Forest: Episodes 29-32 Open Thread (Final)
If you’re still with me, we’ve made it to the final week of Forest. And that means justice will be delivered, and loves will be reunited. But first, more flames! Forests, hospitals, and hearts will burn — because this drama really does love things going down in burning flames. Maybe, in the end, that’s the best metaphor it’s created.
EPISODES 29-32 WEECAP
At this point, Forest has done everything it can to make San-hyuk into the full-fledged valiant hero. He’s sacrificed the contamination records to save Young-jae. He’s confronted his repressed past and dealt with the horrors of his childhood, including the loss of his little sister. He’s identified the remorseless, weasely bad guys that made it all happen. And now he’s out to bring them down. It should be exciting, right?
It’s not. San-hyuk strikes up a phony deal with Taesung and while this plays out (yawn!) we’re treated to San-hyuk and Young-jae curled up alone on couch and bed, respectively, missing each other. Interestingly enough, both seem to look fondly upon their misadventures in the water together.
San-hyuk’s plan quickly comes to fruition, and with some testimonies from important players from 25 years ago, it’s all put out there on live TV. The mining for rare minerals. The contamination of the water and entire mountain. The cover-up when they had to shut down operations. And the rescue unit’s headquarters plopped right on top of the old excavation site, in order to hide it. And that’s why they couldn’t let the unit move, folks. *Gasp*
To her credit, Young-jae and the nurse and doc from Miryeong have been on a parallel track as San-hyuk, trying to do the same thing from the other angle. They’re committing all sorts of medical violations to learn about the cover-ups with the people that are passing away due to Miryeong’s toxicity. But they’re not quicker or more well-equipped than San-hyuk. When Young-jae realizes that he was just trying to bring the whole thing to light, they reunite. Forgiveness, hugs, and never ending love.
But the baddies aren’t done yet. They set fire to Miryeong hospital, lock our leads inside, and when that fails (thanks to our highly-trained rescue worker), the Taesung guy shows up with a shotgun and shoots San-hyuk while laughing.
We’re faked out to think that San-hyuk’s in critical condition — but no, that’s Team Leader Bong, poor man. San-hyuk is safely tucked away in the VIP ward with a photogenic scratch on either of his shoulders and one of his cheekbone (lol). Did they really think I really thought he was in danger of death and/or coma? No. We know it’s a ploy to get us to watch the final episode.
Everything falls a bit flat (flatter?) when the drama takes back its reveals, though. All that live news broadcasting and country-wide reveals? Covered up, again. In fact, our people — all of them — can’t prove anything, and this back and forth is a little tiresome. Things start to move again with the help of deus ex machina: Choi Chang heads home early and just happens to hear his father talking out loud to himself confessing the entire plot from start to finish.
I was vaguely interested in what would happen when Chang realizes his father is a complete scoundrel, but things take a weird turn when Papa Choi gets diagnosed with late-stage cancer out of the blue. Um, I hate this as a plot arc, because it’s as painful as it is nonsensical. I don’t approve of it as a “punishment” for Papa Choi, and I don’t like it as a wake-up call for him to make amends and start telling the truth, either.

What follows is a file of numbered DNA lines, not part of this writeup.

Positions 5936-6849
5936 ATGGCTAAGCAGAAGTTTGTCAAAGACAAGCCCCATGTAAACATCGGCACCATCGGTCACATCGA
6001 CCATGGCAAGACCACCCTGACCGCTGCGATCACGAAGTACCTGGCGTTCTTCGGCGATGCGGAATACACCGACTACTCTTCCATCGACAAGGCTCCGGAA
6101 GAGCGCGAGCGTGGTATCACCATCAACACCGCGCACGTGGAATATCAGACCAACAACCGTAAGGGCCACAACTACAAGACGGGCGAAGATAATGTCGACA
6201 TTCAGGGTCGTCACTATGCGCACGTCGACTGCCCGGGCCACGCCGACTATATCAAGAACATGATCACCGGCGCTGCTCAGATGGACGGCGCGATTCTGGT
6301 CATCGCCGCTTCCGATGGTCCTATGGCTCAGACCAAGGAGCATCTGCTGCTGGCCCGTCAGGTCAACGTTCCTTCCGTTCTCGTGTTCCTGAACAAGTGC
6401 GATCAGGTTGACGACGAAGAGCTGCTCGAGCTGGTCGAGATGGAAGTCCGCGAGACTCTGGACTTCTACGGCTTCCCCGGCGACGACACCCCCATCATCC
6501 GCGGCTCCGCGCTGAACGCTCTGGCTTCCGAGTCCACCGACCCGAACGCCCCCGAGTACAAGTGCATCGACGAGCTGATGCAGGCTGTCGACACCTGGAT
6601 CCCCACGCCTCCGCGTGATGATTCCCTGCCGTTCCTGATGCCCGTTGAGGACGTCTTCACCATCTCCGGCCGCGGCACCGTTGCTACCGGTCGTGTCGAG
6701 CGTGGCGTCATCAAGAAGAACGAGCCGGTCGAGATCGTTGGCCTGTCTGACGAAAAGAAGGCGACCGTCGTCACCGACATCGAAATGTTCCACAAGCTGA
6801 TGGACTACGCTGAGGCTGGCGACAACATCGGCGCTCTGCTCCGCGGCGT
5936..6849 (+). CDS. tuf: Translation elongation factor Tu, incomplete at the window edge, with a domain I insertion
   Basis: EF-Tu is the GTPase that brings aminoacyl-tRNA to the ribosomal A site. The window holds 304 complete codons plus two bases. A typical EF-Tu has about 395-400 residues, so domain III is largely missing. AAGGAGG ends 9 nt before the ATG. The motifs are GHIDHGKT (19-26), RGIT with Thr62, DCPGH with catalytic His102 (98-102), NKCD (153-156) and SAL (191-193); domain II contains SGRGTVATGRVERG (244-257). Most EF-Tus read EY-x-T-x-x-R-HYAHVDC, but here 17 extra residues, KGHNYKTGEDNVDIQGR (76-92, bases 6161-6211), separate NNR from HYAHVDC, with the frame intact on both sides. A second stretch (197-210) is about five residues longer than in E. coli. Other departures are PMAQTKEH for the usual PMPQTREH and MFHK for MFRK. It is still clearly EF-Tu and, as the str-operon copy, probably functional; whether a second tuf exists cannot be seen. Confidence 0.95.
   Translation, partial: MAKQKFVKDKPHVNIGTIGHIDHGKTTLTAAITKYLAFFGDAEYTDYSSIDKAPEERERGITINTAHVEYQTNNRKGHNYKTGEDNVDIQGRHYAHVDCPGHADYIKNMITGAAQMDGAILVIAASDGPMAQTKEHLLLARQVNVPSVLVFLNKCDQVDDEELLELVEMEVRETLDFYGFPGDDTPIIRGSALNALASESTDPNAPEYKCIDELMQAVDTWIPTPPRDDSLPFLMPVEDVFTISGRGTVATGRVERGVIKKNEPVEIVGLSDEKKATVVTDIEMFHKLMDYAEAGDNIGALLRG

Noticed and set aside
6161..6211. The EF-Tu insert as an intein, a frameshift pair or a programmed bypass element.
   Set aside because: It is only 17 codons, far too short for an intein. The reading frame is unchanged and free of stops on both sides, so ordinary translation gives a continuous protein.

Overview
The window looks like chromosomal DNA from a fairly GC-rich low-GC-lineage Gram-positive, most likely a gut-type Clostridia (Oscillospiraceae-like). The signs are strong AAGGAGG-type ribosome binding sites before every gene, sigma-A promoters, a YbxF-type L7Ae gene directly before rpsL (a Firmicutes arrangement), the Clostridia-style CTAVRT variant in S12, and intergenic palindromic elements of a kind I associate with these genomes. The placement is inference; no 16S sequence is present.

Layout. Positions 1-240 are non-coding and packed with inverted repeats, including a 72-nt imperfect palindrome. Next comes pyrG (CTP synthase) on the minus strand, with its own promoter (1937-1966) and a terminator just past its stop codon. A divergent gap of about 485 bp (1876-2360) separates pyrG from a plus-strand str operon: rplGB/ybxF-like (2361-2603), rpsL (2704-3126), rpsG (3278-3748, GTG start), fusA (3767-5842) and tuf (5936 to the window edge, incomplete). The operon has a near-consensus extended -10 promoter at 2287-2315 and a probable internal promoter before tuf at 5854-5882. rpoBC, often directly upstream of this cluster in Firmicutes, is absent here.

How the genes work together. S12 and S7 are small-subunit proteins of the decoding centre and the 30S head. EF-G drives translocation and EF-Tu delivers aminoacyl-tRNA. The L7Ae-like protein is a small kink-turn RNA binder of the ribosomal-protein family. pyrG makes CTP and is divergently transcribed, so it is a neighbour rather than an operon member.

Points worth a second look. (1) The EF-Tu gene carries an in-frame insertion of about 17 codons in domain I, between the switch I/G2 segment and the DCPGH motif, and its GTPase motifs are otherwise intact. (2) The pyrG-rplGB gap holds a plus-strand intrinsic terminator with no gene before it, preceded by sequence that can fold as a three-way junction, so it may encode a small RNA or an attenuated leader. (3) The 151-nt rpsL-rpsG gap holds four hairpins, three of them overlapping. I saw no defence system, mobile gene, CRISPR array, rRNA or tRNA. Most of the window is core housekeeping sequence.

There’s a final showdown in the typical deserted warehouse where the tables turn, San-hyuk takes the victory, and then punches the lights out of the Taesung baddie. It’s supposed to be symbolic that he beats him to a pulp with the very “burning hand” that had reached into the fire to save his dying sister… but it’s actually not that powerful of a scene.
The culminating courtroom scenes where all the villagers and rescue workers come together and tell their stories is a little better, and eventually the truth is revealed. The Taesung baddie finally stops his giggling when Papa Choi is wheeled into the courtroom. Choi’s testimony finalizes things since he’s got all the inside knowledge and evidence to bring Taesung down once and for all. This is also, theoretically, supposed to be redemption for his misdeeds, but as said above, I don’t really like where they took this.
The attention then turns to Young-jae before this thing can close. Her adoptive father, after decades of silence, dredges up the case of her parents’ joint suicide. He forces her to realize that in the end, they tried to save her. I’m not sure why we need to know all this now, with nine minutes left in the drama, but we do.
Young-jae has a little moment at the river pool where our couple often hangs out, and it looks like she’s going to drown herself. But instead, it acts as a sort of emotional exorcism, I guess? She goes from almost drowning to saving herself, and I guess we’re going for a rebirth metaphor here.
It goes without saying that we didn’t really get the story we expected with Forest. It’s not the dead-ends and plot tangents that bother me as much as the painfully long process of actually getting to the climax and conclusion of this story. All of this seemed to occur in the final fifteen minutes of the drama. Everything in between felt more like filler. Anyway, at the conclusion of our tale, both San-hyuk and Young-jae have now re-lived their respective childhood traumas in the most gory ways possible. This has given them the ability and strength to move on with their lives. They are now free to pursue their dreams, and each other. And it’s all thanks to the forest.